Besides prioritizing the executive orders that were issued by President Donald Trump late last year on strengthening retirement security, the Labor Department is zeroing in on missing participants, with “sub-regulatory guidance” for plan sponsors in this area in the works, Preston Rutledge, assistant secretary for Labor’s Employee Benefits Security Administration, said Tuesday.
Speaking at the National Institute on Retirement Security policy conference in Washington, Rutledge said that since his arrival a year ago, Labor’s “regulatory priorities are driven” by the executive orders, which address two issues: Clarifying and expanding the ability to offer multiple employer plans, or MEPs, and “to complete a review of action” on required retirement plan disclosures for participants.
DOL published a proposed rule last October that if finalized, he said, will level the playing field in offering these association retirement plans, also called MEPs.
“We may change the rule,” he said, adding that Labor is still going through the comments.
However, the missing-participants issue “is very much on our radar screen,” Rutledge continued.
EBSA, he said, is “currently taking a lot of stakeholder meetings, by stakeholders I mean employers, [third-party administrators], the recordkeepers, the folks that keep track of the participants,” in order to understand “various best practices that employers have learned, and what our department has learned, through our audits, and that we’ve developed over the years to find missing participants.”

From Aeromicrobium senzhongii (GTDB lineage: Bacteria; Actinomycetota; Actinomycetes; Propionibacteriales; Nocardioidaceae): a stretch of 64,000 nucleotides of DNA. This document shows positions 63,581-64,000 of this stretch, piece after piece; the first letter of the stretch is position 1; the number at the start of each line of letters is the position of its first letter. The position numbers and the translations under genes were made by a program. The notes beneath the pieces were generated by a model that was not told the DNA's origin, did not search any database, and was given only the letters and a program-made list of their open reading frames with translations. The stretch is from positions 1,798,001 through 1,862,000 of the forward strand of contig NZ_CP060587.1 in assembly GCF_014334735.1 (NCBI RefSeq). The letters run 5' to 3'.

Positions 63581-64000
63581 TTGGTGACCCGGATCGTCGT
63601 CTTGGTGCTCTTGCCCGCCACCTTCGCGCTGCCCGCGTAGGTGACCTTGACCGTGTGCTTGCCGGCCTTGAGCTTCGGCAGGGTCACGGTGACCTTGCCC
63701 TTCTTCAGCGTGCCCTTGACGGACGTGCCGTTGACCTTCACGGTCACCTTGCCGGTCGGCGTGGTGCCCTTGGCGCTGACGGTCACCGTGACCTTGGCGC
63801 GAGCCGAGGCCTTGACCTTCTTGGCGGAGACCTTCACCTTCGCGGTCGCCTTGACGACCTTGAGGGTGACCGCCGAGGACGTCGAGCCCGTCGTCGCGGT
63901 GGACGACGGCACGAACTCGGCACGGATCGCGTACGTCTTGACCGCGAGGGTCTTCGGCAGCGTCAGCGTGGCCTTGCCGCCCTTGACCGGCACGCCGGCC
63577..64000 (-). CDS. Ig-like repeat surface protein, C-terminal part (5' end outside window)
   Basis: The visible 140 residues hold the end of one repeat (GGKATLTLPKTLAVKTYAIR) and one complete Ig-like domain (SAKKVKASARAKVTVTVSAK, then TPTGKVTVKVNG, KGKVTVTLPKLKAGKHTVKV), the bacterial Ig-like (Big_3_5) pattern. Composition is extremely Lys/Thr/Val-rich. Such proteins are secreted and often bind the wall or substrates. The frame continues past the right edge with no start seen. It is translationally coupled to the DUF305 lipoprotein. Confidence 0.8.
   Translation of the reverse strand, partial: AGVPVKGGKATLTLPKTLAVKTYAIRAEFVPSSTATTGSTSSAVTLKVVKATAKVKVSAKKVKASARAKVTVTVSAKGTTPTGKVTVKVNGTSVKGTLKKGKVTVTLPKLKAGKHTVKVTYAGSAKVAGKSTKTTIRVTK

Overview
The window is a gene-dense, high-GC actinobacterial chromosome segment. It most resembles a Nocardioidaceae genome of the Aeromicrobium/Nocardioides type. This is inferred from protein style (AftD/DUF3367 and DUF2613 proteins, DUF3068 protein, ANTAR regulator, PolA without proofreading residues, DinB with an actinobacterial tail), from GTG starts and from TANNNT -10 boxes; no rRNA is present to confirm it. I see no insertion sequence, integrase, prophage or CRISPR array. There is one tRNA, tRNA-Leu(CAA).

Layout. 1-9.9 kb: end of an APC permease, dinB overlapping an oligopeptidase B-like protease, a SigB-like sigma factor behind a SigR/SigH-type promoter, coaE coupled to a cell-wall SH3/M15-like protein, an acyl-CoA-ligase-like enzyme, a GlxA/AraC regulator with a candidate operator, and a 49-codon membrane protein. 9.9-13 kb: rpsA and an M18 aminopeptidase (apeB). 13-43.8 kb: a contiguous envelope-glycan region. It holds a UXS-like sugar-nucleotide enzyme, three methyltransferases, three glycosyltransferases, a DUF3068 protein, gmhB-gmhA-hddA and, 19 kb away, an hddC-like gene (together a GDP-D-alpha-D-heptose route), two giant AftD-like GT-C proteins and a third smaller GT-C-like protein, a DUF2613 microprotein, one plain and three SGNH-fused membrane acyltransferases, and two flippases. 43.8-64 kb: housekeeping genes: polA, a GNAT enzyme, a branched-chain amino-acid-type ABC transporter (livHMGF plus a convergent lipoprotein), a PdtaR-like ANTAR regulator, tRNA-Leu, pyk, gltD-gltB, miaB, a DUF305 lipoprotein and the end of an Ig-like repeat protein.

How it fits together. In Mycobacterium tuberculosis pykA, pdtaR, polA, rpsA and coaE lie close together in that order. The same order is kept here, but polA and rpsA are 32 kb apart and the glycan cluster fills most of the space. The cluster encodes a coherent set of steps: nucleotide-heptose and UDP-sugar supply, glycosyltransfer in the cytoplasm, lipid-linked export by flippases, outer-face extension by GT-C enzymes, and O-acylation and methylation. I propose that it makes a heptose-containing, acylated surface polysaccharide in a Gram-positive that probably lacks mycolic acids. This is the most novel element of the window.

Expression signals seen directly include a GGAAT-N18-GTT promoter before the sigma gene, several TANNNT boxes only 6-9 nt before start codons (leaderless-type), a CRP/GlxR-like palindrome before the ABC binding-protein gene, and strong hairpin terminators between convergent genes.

As it stands now, Labor is conducting an audit program on missing participants, Rutledge relayed.
Audits of defined benefit plans conducted a few years ago found that “payments had remained unpaid for many years,” he said, which could have been due to poor recordkeeping or because of hard-to-find participants.
“In a way it doesn’t matter the reason, because there’s really no more basic fiduciary duty than the duty to operate the plan for the purpose of paying benefits, so falling down here is a serious matter,” Rutledge stated. “We just can’t look the other way.”
Putting a number to the problem, in fiscal 2018, Labor recovered $807 million for terminated, vested participants in retirement plans, Rutledge said.
“If we end up not knowing where to send the check when the time comes, that’s just an outcome that nobody wants,” he stated.
Labor’s efforts, he continued, are focused on whether plan sponsors keep accurate participant benefit census records; whether they’re engaged in reasonable efforts to find the participants and beneficiaries that may have moved or changed their names.
Labors efforts in the missing participants area will continue, Rutledge said, with a “long-run goal” not to “get big recoveries for participants,” but “to help employers so that participants don’t go missing in the first place.”
Labor is “looking at ways that we could put out sub-regulatory guidance that can help plan sponsors that are doing the right thing or are trying to do the right thing.”
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